While it has been heartening that so many people across Pennsylvania have recognized the importance of decennial redistricting, we must be mindful of what constitutes true “fairness” as we determine who will hold power in Pennsylvania over the next decade. Maps that are not drawn with racial equity as a guiding principle will never be “fair” in any meaningful sense of the term.

Political maps drawn in 2021 must reflect the rapidly changing demographics of our commonwealth and create opportunities for Black, Indigenous, and other communities of color (BIPOC), which historically have been undercounted in the census and neglected as a valuable community of interest in the redistricting discussion.

Pennsylvania’s existing maps perpetuate racial inequity. If the maps drawn in 2021 fail to prioritize BIPOC interest, it will be impossible to judge them as “fair” by any reasonable standard, and the inequities of power will only compound during the 10 years these maps define and enshrine authority.

» READ MORE: Pa. deserves a fifth redistricting commissioner who values the power of the people over the people in power | Opinion

Pennsylvania’s population growth is being entirely driven by growth in the Black, Latino, and AAPI communities. According to the Pennsylvania State Data Center, for every 13 non-Hispanic white individuals lost in Pennsylvania since 2010, the state has gained 13 persons of color. Although people of color make up 23% of Pennsylvania’s total population, as of 2015 its highest lawmaking body — the state legislature — was 91% white.

To be clear, it’s not just Philadelphia and Pittsburgh where this is happening. BIPOC communities are growing statewide: in the collar counties surrounding Philadelphia, the northeast, the Lehigh Valley, and Central Pennsylvania. Our current maps do not reflect Pennsylvania as it is, and this injustice will only grow worse in coming years if we fail to seize this opportunity to balance power.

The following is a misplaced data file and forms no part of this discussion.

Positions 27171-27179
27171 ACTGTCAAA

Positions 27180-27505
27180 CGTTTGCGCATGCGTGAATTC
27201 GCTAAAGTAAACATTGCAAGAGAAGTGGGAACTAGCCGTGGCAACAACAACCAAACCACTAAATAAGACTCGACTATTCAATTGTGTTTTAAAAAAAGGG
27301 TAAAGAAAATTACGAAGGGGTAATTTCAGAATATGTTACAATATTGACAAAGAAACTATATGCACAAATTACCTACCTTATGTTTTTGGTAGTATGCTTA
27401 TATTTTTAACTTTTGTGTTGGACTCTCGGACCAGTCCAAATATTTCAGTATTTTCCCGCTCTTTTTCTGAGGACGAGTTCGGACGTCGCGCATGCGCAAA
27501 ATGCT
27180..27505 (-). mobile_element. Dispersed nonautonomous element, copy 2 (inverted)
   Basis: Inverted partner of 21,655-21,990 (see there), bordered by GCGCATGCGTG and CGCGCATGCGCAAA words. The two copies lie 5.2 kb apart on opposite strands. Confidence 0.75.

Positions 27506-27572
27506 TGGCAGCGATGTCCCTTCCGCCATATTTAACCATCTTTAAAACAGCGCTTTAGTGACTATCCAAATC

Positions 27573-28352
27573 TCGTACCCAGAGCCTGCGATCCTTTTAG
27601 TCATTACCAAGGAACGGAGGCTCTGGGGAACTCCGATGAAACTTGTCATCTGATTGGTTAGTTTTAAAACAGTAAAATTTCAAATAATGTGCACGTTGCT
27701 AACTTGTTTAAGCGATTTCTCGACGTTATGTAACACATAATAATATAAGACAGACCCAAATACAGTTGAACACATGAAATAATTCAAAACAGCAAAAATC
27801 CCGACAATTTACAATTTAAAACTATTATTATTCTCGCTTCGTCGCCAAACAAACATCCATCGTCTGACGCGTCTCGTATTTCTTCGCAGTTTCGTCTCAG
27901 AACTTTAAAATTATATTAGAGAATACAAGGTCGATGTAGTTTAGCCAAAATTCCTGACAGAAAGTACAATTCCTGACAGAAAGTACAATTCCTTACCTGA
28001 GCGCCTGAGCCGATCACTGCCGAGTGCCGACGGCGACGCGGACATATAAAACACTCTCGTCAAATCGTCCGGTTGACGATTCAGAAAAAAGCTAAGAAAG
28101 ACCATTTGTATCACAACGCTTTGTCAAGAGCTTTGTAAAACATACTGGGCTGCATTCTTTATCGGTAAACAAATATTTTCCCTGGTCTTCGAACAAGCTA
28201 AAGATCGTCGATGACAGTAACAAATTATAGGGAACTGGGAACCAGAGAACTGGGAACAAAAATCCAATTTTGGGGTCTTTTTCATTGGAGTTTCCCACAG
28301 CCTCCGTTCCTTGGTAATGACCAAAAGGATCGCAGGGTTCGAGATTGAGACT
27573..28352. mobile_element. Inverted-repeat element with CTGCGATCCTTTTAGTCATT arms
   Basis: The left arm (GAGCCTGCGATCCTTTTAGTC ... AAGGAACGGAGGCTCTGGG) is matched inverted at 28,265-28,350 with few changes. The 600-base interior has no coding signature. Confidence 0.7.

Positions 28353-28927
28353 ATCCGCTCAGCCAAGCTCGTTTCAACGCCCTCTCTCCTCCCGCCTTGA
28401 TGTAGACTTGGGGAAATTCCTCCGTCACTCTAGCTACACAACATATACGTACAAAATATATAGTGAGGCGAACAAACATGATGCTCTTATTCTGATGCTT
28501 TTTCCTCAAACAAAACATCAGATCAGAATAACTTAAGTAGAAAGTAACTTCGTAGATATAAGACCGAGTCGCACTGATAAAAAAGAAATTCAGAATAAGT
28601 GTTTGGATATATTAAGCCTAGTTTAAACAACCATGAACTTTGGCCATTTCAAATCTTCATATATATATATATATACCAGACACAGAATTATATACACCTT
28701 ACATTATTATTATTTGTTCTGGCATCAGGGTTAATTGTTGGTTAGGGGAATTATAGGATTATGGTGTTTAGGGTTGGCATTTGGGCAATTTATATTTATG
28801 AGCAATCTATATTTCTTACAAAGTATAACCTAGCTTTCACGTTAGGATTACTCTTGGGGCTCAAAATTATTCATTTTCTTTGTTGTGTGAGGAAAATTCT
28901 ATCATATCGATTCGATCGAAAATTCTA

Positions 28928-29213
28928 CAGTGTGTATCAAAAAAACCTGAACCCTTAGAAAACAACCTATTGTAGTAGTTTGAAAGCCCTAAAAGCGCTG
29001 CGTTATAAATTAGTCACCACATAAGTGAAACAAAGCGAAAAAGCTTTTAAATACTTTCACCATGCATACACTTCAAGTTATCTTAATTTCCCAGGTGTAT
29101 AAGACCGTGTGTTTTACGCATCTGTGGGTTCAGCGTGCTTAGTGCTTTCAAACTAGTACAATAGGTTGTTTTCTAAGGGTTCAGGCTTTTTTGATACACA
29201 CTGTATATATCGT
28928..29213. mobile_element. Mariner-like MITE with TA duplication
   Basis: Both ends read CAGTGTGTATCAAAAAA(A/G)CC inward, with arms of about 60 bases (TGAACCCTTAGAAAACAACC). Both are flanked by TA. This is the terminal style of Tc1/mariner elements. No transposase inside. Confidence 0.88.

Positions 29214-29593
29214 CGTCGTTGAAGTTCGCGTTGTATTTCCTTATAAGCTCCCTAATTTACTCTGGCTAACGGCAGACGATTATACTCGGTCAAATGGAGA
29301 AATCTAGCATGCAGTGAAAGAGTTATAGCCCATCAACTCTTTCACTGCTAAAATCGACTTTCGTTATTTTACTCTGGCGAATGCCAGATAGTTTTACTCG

Ensuring racial equity in our legislative maps will not be easy. If it were, we would already have maps that value the voices of all Pennsylvanians. We are at the beginning of a long and complicated process, and we must remain engaged at every step to ensure that the final product is truly equitable for every single one of our neighbors.

So what does that look like? We need to use the time we have before the census data from 2020 is released to actively and meaningfully engage with all of our BIPOC communities across the state, and we need to truly listen to what they have to tell us. We must do this in order to understand how communities see themselves because that is the only way we will be able to produce truly equitable results.

It is incumbent upon all Pennsylvanians, from all walks of life, to commit themselves to developing a deep understanding of the needs of all our communities, and to have that understanding permeate every step of the process.

» READ MORE: Redistricting will be the definitive political fight of 2021 in Pennsylvania. Here’s how it’ll work.

This means that the media needs to get out and talk to experts from historically neglected communities and use their platform to express the interest of these leaders. The public needs to engage meaningfully in the process. Call your legislators to demand racial equity in redistricting. Use mapmaking software to produce sample maps that promote racial equity and submit them to the redistricting commission. We will only have equitable maps if we, the people, demand them.

The Legislative Redistricting Commission is in the process of choosing its chair. It is critically important that the LRC operates in a wholly transparent manner and allows for meaningful public input into this process. It must hold at least five public hearings before the census data is released and at least two more afterward. It must commit to truly listening to communities whose voices have been marginalized for far too long, and take meaningful action to right these wrongs.

After all, anything less just wouldn’t be fair.

Salewa Ogunmefun is the executive director of PA Voice, a partnership of 44-plus organizations working together to expand power for Black, Indigenous, and communities of color across the commonwealth.